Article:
The turkey industry will soon rebound from tough financial times and should return to profitability later in 2013, financial officers from U.S. turkey operations said. Managers from turkey processors across the United States took part in a roundtable discussion about the industry's financial challenges on June 25 during the USPOULTRY Financial Management Seminar in Orlando, Fla.

If feed prices moderate, turkey poult placements remain at reduced levels and exports to Mexico continue to be strong, the industry will be more profitable later in 2013, said Gerald Jones, vice president of finance for Farbest Foods.

But when that will happen in 2013 is more up for debate. While some attending expected profits to return in the third quarter, more seemed think it would happen in the fourth quarter.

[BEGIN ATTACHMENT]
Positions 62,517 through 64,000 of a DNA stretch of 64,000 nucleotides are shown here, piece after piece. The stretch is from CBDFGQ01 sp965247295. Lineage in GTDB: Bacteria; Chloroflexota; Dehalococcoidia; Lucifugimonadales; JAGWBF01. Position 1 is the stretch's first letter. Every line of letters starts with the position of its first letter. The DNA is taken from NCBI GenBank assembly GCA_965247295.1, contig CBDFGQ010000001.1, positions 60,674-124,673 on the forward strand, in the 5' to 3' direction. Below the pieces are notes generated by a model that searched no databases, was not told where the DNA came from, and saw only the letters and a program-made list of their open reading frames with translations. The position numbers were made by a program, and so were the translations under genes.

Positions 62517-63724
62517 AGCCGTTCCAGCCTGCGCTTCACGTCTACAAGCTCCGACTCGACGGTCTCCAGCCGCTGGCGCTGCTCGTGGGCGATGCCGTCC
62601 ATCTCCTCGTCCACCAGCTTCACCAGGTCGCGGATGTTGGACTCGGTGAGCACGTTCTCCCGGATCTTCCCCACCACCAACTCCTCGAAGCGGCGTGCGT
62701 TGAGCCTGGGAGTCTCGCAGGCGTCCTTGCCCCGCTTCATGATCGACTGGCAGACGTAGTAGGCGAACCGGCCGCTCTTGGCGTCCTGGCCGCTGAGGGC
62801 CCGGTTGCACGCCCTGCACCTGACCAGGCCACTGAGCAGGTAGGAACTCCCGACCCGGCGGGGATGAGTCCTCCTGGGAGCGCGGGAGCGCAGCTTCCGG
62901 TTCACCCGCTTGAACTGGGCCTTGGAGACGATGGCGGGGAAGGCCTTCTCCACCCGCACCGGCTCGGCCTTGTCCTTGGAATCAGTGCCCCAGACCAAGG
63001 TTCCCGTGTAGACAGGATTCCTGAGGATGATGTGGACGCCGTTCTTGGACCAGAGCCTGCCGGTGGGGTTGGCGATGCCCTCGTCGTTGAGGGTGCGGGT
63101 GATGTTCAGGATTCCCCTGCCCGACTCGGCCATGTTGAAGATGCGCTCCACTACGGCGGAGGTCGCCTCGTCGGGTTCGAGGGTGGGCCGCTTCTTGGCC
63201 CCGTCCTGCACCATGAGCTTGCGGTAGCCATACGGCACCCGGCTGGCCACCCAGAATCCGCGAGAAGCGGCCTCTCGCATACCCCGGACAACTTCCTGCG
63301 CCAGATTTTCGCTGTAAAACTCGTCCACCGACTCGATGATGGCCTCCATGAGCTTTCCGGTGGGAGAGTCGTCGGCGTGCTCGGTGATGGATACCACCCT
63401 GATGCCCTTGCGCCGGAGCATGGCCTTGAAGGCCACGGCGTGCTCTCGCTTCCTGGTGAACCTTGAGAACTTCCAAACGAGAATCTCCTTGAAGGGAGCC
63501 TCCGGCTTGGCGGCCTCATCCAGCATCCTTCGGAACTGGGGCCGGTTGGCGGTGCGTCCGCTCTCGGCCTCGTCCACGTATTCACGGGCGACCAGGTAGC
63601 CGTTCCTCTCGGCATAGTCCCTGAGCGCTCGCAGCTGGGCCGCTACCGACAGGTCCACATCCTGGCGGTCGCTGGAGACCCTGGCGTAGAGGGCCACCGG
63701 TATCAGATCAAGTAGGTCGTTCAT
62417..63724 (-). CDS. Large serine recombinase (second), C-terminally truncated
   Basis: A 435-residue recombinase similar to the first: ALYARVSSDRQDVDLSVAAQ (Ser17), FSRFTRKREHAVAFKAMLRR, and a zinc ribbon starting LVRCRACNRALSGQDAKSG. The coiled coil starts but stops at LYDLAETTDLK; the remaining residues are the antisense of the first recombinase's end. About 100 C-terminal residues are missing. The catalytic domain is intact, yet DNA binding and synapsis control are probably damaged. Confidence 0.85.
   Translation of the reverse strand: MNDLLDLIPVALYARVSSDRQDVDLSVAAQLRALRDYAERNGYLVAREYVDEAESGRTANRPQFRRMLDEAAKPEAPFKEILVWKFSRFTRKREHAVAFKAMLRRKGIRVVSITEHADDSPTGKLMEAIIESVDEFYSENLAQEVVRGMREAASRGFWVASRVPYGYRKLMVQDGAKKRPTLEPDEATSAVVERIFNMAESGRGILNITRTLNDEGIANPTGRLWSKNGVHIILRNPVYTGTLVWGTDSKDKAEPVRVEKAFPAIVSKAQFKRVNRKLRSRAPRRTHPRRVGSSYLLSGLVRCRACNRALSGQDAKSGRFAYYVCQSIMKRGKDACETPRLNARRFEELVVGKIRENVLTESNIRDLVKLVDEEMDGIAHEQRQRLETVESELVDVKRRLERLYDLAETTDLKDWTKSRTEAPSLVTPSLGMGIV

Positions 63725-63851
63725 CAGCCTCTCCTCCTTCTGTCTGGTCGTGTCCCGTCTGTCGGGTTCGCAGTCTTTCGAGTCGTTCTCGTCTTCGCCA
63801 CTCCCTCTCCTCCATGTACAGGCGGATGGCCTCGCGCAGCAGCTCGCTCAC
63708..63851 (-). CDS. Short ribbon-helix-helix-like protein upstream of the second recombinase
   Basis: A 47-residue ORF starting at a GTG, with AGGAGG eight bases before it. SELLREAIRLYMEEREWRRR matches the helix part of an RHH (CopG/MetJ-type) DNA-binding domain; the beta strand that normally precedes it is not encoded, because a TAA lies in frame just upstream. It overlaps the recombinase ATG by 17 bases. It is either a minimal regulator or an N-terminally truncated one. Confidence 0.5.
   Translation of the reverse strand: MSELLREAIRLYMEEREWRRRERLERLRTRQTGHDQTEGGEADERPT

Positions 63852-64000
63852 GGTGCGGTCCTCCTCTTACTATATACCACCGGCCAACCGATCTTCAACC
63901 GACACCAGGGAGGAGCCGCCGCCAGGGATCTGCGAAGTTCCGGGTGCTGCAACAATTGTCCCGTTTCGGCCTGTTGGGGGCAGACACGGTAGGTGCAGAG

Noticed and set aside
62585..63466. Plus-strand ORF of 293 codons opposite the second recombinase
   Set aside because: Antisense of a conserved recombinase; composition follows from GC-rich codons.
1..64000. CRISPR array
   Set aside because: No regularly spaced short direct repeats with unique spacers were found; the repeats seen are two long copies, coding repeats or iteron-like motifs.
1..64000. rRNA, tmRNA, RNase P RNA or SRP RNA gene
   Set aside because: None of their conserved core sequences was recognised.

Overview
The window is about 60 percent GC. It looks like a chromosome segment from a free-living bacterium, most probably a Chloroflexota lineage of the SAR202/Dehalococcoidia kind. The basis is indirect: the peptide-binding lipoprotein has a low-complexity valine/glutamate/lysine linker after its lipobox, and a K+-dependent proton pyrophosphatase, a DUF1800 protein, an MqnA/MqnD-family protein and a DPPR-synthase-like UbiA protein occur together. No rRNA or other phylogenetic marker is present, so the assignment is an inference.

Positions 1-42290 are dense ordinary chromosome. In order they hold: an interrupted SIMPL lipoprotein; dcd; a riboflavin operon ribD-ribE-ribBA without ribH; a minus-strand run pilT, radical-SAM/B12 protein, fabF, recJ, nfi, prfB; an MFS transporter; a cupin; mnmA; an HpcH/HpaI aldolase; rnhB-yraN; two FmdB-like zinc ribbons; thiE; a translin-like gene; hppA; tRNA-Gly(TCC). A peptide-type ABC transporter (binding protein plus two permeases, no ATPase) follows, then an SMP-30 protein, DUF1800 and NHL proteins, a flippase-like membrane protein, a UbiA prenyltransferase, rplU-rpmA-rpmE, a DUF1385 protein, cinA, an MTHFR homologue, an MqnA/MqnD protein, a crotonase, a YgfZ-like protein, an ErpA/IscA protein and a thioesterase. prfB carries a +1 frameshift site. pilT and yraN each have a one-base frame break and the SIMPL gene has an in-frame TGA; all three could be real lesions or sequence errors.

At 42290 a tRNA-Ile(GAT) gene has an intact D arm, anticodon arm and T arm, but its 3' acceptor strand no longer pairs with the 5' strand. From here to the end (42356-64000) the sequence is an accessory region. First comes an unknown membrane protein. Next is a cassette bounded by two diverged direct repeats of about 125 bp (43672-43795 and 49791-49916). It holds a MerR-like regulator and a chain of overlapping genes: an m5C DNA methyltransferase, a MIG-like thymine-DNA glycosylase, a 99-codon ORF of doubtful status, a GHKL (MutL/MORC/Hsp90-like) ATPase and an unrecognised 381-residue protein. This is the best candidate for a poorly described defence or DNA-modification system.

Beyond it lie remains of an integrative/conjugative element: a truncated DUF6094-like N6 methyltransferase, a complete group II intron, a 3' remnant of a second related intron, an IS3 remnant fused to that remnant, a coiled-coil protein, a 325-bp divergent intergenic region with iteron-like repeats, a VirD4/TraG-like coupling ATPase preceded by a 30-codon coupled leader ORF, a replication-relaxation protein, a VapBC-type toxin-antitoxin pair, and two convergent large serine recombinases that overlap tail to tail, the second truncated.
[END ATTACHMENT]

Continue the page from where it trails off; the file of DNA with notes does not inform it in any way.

"I would say we'll return to profitability in the fourth quarter," said Marvin Lefeld, chief financial officer of Cooper Farms. "I think to say it will happen in the third quarter is premature, because you're still working with the old crop," adding that it will likely take a little longer for feed prices to relax.

Dennis Thomas, chief financial officer of Dakota Turkey Growers LLC, expects further improvement in the industry beyond 2013.


With high grain prices and an oversupply of turkey in cold storage, Thomas called the first half of 2013 a "historic bad place for the turkey industry." He expects further improvement in 2014.

"I think 2014 will be a bright spot. I think every one of our companies have bought into the reduced supply," Thomas said.

He added that if pork supplies drop as some expect because of outbreaks of Porcine Epidemic Diarrhea, some consumers may buy less pork and more turkey.

Discussion participants also noted that the future is looking better as more quick service restaurants like Hardee's, Carl's Jr. and Burger King have added turkey items to their menus.